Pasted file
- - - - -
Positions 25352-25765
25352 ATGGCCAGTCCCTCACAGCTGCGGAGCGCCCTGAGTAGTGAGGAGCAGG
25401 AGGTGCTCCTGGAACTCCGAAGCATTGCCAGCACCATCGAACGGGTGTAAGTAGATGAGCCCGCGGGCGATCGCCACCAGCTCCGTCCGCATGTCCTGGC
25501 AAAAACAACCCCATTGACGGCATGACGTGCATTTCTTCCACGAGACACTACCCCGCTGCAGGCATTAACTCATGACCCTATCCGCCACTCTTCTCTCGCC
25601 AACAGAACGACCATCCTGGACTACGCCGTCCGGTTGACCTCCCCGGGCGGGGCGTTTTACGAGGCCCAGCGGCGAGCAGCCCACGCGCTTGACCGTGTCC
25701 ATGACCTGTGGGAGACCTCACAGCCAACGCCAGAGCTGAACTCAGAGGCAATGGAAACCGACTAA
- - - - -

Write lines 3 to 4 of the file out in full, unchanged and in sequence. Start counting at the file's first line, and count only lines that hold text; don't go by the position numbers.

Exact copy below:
25401 AGGTGCTCCTGGAACTCCGAAGCATTGCCAGCACCATCGAACGGGTGTAAGTAGATGAGCCCGCGGGCGATCGCCACCAGCTCCGTCCGCATGTCCTGGC
25501 AAAAACAACCCCATTGACGGCATGACGTGCATTTCTTCCACGAGACACTACCCCGCTGCAGGCATTAACTCATGACCCTATCCGCCACTCTTCTCTCGCC